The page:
MacKay won the final ballot with nearly 65% of the delegates supporting him. For the next few weeks, the specific details of the "Orchard deal" remained vague; a secret between MacKay, Orchard and their advisors. [1] ( However, it was eventually revealed that the infamous "Orchard deal" promised a review of the PC Party's policies on the North American Free Trade Agreement, no merger or joint candidates with the Canadian Alliance, and a promise to redouble efforts to rebuild the national status of the Progressive Conservative Party. The agreement also included reexamining the PC Party's policies on government subsidies for national railways and preserving the environment. The deal also requested that MacKay "clean-up" the party's head office and specifically requested that the party's National Director be fired. This agreement prompted much outrage and controversy amongst United Alternative supporters and was ribaldly referred to by CA MP Jason Kenney as "a deal with the Devil."

At first MacKay seemed to be willing to adhere to the deal. In June, several Clark appointed personnel were let go from the party's main office and MacKay appointed new experienced staff whose loyalties were more closely linked to himself and former Prime Minister and PC Party leader Brian Mulroney. MacKay also appointed a couple of low level staff workers who had been supportive of David Orchard's leadership bid. In July, MacKay struck up a "Blue Ribbon PC Policy Review Panel," chaired by Tory MP Bill Casey, in order to reexamine the party's policies on NAFTA. By this time, many political opponents and fellow Tories began attacking MacKay for the unscrupulous nature of the "Orchard deal." MacKay's conservative rival Stephen Harper suggested that the PC Party had hit rock-bottom when its policies and directions would be beholden to a "prairie socialist." The secretive nature of the deal also led to concerns from within the party's headquarters and constituency associations. David Orchard was seen by many within the party as an "outsider" who was attempting to turn the Progressive Conservative Party into the "Prairie Cooperative Party." Many felt that MacKay's credibility and leadership were heavily undermined by the deal and that there would be no way he could face the electorate in an election widely expected to occur one year later. As media personality Rex Murphy noted in a newspaper column, MacKay's leadership arrived "stillborn" and that perhaps for the first time in recent memory, a party immediately emerged from a leadership convention even less united than when it entered the convention.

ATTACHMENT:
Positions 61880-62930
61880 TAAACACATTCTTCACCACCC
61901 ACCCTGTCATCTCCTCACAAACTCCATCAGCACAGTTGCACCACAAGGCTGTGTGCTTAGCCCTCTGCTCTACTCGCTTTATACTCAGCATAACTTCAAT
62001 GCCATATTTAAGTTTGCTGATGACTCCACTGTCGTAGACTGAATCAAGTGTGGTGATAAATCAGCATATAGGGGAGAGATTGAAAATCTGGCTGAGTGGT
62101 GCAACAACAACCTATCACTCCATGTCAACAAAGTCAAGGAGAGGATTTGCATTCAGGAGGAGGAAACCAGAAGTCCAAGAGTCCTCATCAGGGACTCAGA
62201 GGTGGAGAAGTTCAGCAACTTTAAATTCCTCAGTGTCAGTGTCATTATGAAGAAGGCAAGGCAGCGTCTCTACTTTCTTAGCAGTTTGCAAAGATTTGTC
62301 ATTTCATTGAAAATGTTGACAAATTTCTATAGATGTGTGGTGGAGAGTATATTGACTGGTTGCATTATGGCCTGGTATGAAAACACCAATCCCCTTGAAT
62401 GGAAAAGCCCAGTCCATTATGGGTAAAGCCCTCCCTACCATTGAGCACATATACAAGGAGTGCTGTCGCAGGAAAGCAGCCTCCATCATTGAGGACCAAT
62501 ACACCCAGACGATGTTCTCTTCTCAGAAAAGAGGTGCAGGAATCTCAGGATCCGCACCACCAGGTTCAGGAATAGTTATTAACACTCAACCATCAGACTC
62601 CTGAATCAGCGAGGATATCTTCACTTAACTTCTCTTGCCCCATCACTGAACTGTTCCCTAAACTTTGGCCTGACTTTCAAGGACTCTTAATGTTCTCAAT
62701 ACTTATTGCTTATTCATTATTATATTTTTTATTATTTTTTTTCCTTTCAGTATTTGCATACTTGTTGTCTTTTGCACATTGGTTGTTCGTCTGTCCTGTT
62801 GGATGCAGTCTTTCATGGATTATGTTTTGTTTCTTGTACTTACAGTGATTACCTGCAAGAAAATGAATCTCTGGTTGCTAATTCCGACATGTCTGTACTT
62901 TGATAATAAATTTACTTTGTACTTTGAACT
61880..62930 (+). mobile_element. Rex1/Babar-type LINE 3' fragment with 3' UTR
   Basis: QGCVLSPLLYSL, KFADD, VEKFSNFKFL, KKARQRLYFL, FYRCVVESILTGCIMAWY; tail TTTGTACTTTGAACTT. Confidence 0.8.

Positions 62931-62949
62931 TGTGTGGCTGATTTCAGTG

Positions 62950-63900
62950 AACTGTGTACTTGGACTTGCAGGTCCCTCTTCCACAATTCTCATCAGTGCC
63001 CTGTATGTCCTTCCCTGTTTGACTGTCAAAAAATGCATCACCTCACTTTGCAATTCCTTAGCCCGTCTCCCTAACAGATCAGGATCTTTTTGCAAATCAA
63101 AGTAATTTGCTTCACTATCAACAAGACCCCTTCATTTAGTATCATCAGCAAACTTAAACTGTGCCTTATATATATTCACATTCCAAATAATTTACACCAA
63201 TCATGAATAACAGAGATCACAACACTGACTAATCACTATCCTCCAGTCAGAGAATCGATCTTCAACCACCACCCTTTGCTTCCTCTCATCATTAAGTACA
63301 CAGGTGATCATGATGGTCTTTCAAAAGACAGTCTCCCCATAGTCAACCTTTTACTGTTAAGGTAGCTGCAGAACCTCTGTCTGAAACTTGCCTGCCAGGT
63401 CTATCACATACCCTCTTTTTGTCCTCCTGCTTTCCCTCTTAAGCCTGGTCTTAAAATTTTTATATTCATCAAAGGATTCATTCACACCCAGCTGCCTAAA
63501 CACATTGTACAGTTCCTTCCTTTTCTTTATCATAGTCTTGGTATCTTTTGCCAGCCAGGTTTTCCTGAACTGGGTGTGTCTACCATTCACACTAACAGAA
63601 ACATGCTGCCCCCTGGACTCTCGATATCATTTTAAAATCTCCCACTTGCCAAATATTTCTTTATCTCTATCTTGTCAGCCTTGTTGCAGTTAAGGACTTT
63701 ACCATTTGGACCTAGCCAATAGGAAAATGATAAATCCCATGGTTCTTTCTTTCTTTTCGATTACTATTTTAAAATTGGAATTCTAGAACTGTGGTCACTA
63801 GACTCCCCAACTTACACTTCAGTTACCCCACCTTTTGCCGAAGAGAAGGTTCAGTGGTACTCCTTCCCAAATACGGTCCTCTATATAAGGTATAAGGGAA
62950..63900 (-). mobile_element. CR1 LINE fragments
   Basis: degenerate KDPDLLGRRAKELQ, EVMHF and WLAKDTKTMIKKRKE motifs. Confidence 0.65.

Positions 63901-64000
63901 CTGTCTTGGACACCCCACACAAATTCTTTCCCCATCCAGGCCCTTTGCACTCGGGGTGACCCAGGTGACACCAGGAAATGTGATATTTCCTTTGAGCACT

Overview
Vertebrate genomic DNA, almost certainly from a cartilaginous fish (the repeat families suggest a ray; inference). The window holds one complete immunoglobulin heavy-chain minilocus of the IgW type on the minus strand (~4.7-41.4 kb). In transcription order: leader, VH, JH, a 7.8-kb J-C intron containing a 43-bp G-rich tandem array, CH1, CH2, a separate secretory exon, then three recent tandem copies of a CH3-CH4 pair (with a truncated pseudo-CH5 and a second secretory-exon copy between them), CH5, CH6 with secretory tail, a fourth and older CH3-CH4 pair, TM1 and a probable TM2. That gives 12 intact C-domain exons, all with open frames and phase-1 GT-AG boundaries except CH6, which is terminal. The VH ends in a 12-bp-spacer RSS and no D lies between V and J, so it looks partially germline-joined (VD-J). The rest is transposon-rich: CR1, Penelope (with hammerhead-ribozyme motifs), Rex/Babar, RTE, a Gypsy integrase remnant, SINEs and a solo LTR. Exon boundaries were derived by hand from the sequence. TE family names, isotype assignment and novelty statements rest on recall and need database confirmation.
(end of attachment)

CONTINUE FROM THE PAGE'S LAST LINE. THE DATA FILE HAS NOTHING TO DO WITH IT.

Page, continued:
Conservative party merger

The meltdown in MacKay's leadership of the PC Party could be reflected in the fact that an August 17th Ipsos-Reid public opinion poll suggested that by August 2003 the party's national support had dropped to 12% from 19% in May 2003. This could be compared to the increases in support enjoyed by both the Liberal Party of Canada (44%) and the Canadian Alliance (15%). In the same poll, only 5% of Canadians viewed MacKay as a possible future Prime Minister, below Stephen Harper (6%), Jack Layton (17%) and Paul Martin (54%).

Under intense pressure, MacKay encouraged talks between high-profile members of the Canadian Alliance and the Progressive Conservatives. According to the "Orchard deal," talks regarding merger were permitted, only a full-fledged merger or the running of joint candidates was forbidden. However, by September Orchard became openly critical of MacKay's facilitation of merger talks and criticized MacKay for not getting the PC Party into an election footing for a vote that was widely expected to occur in Spring 2004. In mid-October 2003, the merger talks culminated in MacKay and CA leader Stephen Harper agreeing to a "merger in principle" between the Progressive Conservatives and the Canadian Alliance to form a new Conservative Party of Canada. While MacKay was roundly criticized in some Red Tory circles for permitting a union under his watch, MacKay's efforts to sell the merger to the PC membership were successful: 90.4% of the party's elected delegates supported the deal in a vote on December 6, 2003.

Some PC caucus members refused to accept the merger: long-time Tory MP and former Prime Minister Joe Clark continued to sit as a "Progressive Conservative" for the remainder of the Parliament as did MPs John Herron and André Bachand while Scott Brison left the new party to join the Liberal Party in December. In January, 2004 several Tory Senators left the party to sit as independents or "Progressive Conservatives."

MacKay announced on January 13, 2004, that he would not run for the leadership of the new Conservative Party. On March 22, he was named deputy leader of the new party by newly-elected leader Stephen Harper. He was easily re-elected in the June 28, 2004 federal election in the newly reorganized riding of Central Nova.

Personal life

MacKay's longtime fiancée was Lisa Michelle Merrithew, daughter of former Mulroney cabinet minister Gerald Stairs Merrithew. They reportedly ended their engagement in 2004. MacKay has since been romantically linked to fellow MP Belinda Stronach in published reports. In an interview in the Toronto Star on January 8, 2005, Stronach confirmed that she and MacKay were dating. Stronach, elected as a Conservative in the 2004 election, crossed the floor to the Liberal Party on May 17, 2005. She declined to comment on what impact this would have on their relationship.

On May 18, 2005, MacKay told the CBC that his relationship with Stronach was indeed over, and that it had come as a surprise to him that she had crossed the floor.

MacKay had his driver's licence suspended for two weeks starting May 21, 2005 after being caught speeding twice last November 11 and December 23.

In his spare time, MacKay has served on volunteer boards including New Leaf and Tearmann House. He has also been active in Big Brothers-Big Sisters, the Pictou County Senior Rugby Club and the YMCA.

A sports enthusiast, MacKay is active in local adult rugby, baseball, football and hockey teams in Pictou, Nova Scotia.


"I've been called venal, stupid, lazy... and that's just from Tories!" [2] (

"I think I'll go home and walk my dog... at least dogs are loyal." (On how he will cope with his recent break up with Belinda Stronach)

Preceded by:
Joe Clark
Progressive Conservative Leaders
Succeeded by:
'Party merged into
Conservative Party of Canada
Leader - John Lynch-Staunton'
Preceded by:
Roseanne Skoke, Liberal
Members of Parliament from Pictou—Antigonish—Guysborough
Succeeded by:
Electoral district dissolved
Preceded by:
Electoral district created
Members of Parliament from Central Nova
Succeeded by: